of any of the devices shown. The GPD XD is way powerful enough to play
any game you throw at it, even N64 games, with no noticeable bugs. My only gripe with it is that it’s a tad expensive. $279 on Amazon makes sense for what it is,
but for that price, you can almost buy a Switch, and you can play newer games and Nintendo’s
classic library when that comes out in September. So, the GPD XD is no doubt a specialty item
for specialty people. I think the absolute best way to emulate retro
games is just a laptop. Bob: OpenEmu on Mac is the absolute best all-in-one
emulator I have ever used. RetroArch on Windows can go *mario sfx*. It compiles your library for you, downloads
the cover art as best it can. The whole UI is really pretty. The way you configure controllers is super
easy. Once you start getting into the nuances like
downloading different emulator cores, that’s where things start to fall apart for OpenEmu. But for unmatched ease of use, OpenEmu comes
out on top. Also, my *mario sfx* little MacBook runs the Dolphin emulator surprisingly well. Nothing like a quick game of Sonic Avenger
2 battle while you’re on the train. Bob: If you already have a DS Lite or a PSP
and you don’t really care about playing N64 games or PlayStation games, then you should
look into the R4 or the PSP hack. They’re so cheap and easy, and the hardware’s
already so good that I wouldn’t say that it’s worth it to spend all that extra money on
a GPD XD. However, if you don’t already have a DS Lite
or a PSP, and you want a device specifically for playing retro games, definitely check
out the GPD XD. Not only is it a great piece of hardware whose
sole purpose is playing retro games, it also supports N64 and PlayStation games. And it runs on Android, so when the SteamLink
app comes out, you’ll be able to stream your PC games right to your GPD XD. Bob: Of course, if you’re a narc, and you
wanna stay 100% legit, check out the SupaBoy. We made this video assuming that you at the
very least know how to transfer files from your computer. These things don’t come with instructions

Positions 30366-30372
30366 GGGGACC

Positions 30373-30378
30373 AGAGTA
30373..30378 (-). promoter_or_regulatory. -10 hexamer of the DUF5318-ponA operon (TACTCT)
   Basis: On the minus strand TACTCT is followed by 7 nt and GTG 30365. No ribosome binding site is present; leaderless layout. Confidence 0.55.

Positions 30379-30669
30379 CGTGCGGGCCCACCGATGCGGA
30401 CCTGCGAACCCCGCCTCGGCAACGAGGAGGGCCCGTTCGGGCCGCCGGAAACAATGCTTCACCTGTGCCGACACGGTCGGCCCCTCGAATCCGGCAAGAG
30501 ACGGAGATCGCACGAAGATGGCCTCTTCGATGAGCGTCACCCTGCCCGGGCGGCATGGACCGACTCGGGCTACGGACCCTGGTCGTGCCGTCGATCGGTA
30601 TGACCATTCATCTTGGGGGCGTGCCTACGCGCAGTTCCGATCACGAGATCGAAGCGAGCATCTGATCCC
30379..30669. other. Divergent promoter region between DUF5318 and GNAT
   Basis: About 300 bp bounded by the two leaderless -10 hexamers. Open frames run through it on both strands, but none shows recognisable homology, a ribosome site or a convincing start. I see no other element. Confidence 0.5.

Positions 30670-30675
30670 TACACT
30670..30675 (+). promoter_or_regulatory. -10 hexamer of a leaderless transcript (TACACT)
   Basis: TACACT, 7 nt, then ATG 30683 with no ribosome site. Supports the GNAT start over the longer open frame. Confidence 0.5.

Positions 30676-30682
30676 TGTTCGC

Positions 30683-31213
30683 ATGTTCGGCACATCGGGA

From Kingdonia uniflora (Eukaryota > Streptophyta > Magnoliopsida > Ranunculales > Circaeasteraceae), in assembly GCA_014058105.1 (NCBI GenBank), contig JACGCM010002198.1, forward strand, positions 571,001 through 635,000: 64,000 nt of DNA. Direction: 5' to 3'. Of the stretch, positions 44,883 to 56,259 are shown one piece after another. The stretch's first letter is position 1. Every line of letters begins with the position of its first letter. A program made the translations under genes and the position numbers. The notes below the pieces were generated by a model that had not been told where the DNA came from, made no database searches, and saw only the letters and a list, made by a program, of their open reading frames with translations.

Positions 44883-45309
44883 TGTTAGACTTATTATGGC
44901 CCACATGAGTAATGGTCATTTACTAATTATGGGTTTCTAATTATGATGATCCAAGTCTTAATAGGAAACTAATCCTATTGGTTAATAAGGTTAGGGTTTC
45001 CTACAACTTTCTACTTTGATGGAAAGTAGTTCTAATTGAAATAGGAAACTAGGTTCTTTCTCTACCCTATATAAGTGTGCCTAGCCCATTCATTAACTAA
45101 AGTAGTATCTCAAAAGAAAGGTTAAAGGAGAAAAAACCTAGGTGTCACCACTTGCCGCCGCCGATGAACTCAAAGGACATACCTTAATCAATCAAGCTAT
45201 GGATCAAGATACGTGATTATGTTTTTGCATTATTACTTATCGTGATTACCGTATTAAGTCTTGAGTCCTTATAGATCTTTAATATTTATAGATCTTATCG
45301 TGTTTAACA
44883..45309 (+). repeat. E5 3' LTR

on how to get your pirated games onto them, so you’re gonna have to look that stuff up. And me and Izzy are not gonna help you. So don’t DM me, don’t email me, leave me the *mario sfx* alone. All right? All right. Bob: So what do you guys think about all of
these retro game console options? How do you play your old games? I find it way easier to emulate than it is
to plug in my old consoles and boot those things up. Anyway, leave it in the comments below, @ me
on Twitter, all this other social media garbage. Izzy’s got a whole bunch of videos on portable
consoles. He’s the whole reason why Nintendo won’t stop
making games for the 3DS. So check out his channel, and don’t forget
to check out his video or videos on the GPD XD also. Izzy: As you can tell, I spend a lot of my
time and energy and money in portable retro gaming. So if you dig that kind of content, check
me out. I talk about this a lot, maybe too much. Bob: Anyway, we’ve got new videos and livestreams
all the time. Here’s our schedule right here. We’ve got Wolfden Live every single Wednesday,
which is our live podcast where we talk to you. And of course, the most important things that
you could do is subscribe and share this video with a friend, a friend who loves their retro
games but maybe doesn’t have a way to play their retro game library this easily. Bob: Thank you guys very much. You have yourselves a very good week, yeah? (music)

Only registered users can comment.

  1. why are americans so brainwashed into disapproving any kind of "piracy"?
    Who gives a shit if you're playing an illegal copy of a game from 94?
    no one

  2. Let’s say if in a completely fictional scenario I wanted to download a couple games were would I do that.

  3. Let’s say if in a completely fictional scenario I wanted to download a couple games were would I do that

  4. Technically bob, downloading any Roms is illegal and with most consoles after the GameCube it’s easy to extract your own roms, and with n64-nes you can get a single device (with adapters) to extract all of them from the cartridges. Then it’s 100% legal…

  5. I have so many old memories from my old r4 card on the 3ds. Just seeing it in this video made me super happy!!

  6. damn must be on the dark side of the web? dude made me throw up everywhere his face ! he hit every ugly branch on the tree..mother should swallowed his ass face ass!!!!!!!!!!!!!!!!!!!!!!!!!!!!!!!!!!!!!!!!!!!!!!!!!!!!!!!!!!!!!!!!!!!!!!!!!!!!!

  7. I DON"T LIKE IT!!! THE BEST EMULATOR IS A ANDROID PHONE WITH AN UNLCOKED BOOT LOADER LIKE A NOTE 2!!! YOU CAN USE THOSE COOL ADD ON CONTROLLERS!!!! DO YOU SCREAM AT THE CAMERA IN EVERY VIDEO YOU DO? YOU SHOULD!! IT"S COOL!!

  8. Get an iPhone SE 64 gb
    Download pandahelper
    Get GBA4IOS
    Stop pretending you’re downloading illegal roms when even after buying a game, you’re entitled only to the license to play the game and not own it.

    Additional: support GOG
    Say fuck Nintendo

  9. Yaa but this GPD is just too expensive for emulation if you want cheep emulation device and its a console made by Nintendo get a 2DS XL small portable and when hacked its the Perfect emulation device from Nintendo consoles

  10. Btw R4 cards are obsolete you dont need them anymore you can hack DS and 3DS and 2DS for FREE with CFW that is NOT affected by Firmware Upgrades

  11. I just wanna play up to game cube system games on a device probably gonna get a good controller for portable phones that's on bluetooth so it also works on computer